On one level, it is easy to dismiss the outcomes of the two B.C. byelections this past weekend as entirely predictable and even inconsequential because they had no impact on the make-up of the legislature.
And after all, as I noted in this space a few weeks back, the two ridings of Vancouver-Mt. Pleasant and Langford-Juan de Fuca are historically very strong BC NDP ridings so the outcomes in each were never really in doubt.
However, a closer examination of the contests reveals the NDP government continues to chug along without much public pushback against its performance, while its political opponents appear to be in a holding pattern just 16 months before the next scheduled election.
Perhaps the most surprising result from the two byelections was the out-of-nowhere rise of the BC Conservative Party in the Langford-Juan de Fuca riding. Its candidate there, Mike Harris, received almost 20 per cent of the vote, more than double the support for the BC United candidate.
This in a riding where the Conservative Party has not even fielded a candidate in an election for more than 20 years.
This strong Conservative showing, combined with the tepid BC United support, must be of concern for the party that is trying to rebuild the so-called “free enterprise coalition” that was the BC Liberal Party and before that the Social Credit Party for more than 60 years (47 of them in government).
It seems obvious the BC United brand has not resonated with the voters yet, which is not the least bit surprising. Rebranding a major brand — whether it is a political party or any major company — takes time and BC United has been in existence as a political brand only for a few months.
The byelections marked the first time that BC United appeared on a ballot, giving voters a choice to vote for it. Just 2,266 voters opted to do that between the two ridings, a decline of about 4,500 voters from what its precursor, the BC Liberal Party, received in the 2020 general election.
Voter turnout in the byelections was quite low (26 per cent in Langford and 17 per cent in Mt. Pleasant) so it is important not to overanalyze the results. Nevertheless, given that such contests are a good opportunity send a message and give a government the old boot in the backside, the NDP must be pleased so few people opted to do just that.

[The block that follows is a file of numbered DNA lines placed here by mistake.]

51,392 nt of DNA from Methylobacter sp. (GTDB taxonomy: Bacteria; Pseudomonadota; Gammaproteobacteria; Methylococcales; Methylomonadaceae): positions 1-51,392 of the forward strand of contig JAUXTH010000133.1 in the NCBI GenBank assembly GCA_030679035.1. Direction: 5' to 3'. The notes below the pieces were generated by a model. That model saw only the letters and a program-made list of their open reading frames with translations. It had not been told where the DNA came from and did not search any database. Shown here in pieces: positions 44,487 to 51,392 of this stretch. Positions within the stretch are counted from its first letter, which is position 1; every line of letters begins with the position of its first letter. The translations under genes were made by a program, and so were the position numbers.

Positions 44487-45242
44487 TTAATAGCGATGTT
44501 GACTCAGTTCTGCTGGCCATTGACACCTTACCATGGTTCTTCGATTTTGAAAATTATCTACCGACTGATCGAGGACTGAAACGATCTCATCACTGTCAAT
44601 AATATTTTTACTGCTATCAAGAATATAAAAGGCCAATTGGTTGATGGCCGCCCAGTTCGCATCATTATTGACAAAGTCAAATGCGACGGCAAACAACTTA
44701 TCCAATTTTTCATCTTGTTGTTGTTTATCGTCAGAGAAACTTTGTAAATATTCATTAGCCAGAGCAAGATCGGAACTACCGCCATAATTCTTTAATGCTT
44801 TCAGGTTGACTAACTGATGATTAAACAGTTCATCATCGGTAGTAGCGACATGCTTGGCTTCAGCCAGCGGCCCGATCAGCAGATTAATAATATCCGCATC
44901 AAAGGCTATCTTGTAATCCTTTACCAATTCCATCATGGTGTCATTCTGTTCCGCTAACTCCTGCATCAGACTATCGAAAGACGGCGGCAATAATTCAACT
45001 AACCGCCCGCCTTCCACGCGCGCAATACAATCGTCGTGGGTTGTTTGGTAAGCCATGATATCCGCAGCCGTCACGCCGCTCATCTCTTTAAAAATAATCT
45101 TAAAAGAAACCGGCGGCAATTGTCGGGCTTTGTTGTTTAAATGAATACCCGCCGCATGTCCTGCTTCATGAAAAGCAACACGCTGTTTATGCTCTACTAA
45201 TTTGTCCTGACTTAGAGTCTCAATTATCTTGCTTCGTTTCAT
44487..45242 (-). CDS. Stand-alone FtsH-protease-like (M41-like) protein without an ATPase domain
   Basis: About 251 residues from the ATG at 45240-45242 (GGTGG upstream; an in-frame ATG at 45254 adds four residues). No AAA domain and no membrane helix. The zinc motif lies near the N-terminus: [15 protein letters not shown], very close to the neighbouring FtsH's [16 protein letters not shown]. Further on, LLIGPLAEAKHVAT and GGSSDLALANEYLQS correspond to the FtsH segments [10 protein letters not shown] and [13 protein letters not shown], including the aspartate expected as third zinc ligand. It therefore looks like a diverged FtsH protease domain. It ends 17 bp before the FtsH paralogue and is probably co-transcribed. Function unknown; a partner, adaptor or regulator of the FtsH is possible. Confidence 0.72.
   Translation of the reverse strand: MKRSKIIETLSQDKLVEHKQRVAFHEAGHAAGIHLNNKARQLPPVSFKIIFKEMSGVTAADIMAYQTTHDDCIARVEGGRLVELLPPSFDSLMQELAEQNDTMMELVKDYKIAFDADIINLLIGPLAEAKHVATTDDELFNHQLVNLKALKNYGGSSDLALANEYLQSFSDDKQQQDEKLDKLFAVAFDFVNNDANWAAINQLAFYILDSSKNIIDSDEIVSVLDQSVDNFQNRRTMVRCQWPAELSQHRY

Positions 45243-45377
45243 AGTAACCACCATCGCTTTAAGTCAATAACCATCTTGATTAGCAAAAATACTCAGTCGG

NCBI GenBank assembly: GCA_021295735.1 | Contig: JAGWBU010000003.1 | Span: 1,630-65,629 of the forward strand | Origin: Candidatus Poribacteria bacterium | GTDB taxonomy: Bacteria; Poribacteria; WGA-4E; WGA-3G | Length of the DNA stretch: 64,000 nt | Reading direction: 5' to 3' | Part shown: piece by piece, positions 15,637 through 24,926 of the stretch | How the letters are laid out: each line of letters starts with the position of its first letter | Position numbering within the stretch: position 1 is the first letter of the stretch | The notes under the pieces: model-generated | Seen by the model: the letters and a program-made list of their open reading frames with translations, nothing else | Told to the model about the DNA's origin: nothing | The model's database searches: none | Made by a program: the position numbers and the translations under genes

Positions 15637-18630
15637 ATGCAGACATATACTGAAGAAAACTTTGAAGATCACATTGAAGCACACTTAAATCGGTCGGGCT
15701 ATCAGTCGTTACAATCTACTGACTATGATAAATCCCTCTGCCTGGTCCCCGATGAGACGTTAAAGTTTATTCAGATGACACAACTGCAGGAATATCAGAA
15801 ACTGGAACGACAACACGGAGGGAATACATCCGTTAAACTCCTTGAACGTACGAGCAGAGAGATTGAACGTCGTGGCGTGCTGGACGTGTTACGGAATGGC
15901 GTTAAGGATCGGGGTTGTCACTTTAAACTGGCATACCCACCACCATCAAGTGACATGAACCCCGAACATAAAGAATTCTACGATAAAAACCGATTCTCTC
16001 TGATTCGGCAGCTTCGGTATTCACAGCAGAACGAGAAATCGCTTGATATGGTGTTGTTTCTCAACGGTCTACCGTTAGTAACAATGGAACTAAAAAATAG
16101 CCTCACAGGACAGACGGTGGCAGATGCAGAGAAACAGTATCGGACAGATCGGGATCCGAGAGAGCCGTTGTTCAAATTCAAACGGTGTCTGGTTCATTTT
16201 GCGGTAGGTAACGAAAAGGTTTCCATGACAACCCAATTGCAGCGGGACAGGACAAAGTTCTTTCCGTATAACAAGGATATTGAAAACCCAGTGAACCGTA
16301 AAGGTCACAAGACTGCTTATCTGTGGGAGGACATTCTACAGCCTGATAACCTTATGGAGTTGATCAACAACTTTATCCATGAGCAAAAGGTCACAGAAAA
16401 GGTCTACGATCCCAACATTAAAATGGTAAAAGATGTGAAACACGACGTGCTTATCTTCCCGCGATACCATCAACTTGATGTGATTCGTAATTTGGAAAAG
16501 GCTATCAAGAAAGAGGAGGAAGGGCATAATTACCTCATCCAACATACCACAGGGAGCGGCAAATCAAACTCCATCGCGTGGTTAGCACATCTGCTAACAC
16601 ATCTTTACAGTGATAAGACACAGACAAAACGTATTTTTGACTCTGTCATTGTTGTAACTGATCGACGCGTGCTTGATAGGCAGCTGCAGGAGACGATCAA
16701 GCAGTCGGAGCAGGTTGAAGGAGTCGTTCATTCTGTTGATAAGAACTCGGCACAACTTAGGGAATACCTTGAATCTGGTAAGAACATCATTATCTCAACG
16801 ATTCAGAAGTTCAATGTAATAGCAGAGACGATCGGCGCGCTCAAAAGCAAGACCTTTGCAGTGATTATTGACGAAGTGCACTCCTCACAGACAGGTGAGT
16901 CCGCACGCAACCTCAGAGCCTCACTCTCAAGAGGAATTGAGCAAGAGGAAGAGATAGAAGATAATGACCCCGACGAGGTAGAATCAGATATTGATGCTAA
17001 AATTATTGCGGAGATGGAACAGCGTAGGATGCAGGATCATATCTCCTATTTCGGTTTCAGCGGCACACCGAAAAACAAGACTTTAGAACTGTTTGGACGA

Across the two ridings, almost 7,000 people who voted for a party other than the NDP in the 2020 election decided not to vote this time around. It could be partly a what’s-the-point-the-NDP-is-just-going-to-win mentality and also perhaps that public dissatisfaction with the government is simply not that high (or that the alternatives to the government are not that appealing).
And it is not just the BC United Party that should be concerned about the outcomes. The BC Green Party could not motivate voters either (and it is not mired in a rebranding exercise) and saw its total vote between the two ridings decline by about 5,400 from the 2020 election.
Clearly, there is much work to do for the two Opposition parties between now and the next general election, scheduled (for now) for Oct. 19, 2024.
BC United needs its name recognition to drastically improve and the Greens need to break through a level of support it has been hovering at for years now.
In the meantime, the BC Conservatives may be on the verge of making life even more difficult for them.
Keith Baldrey is chief political reporter for Global BC.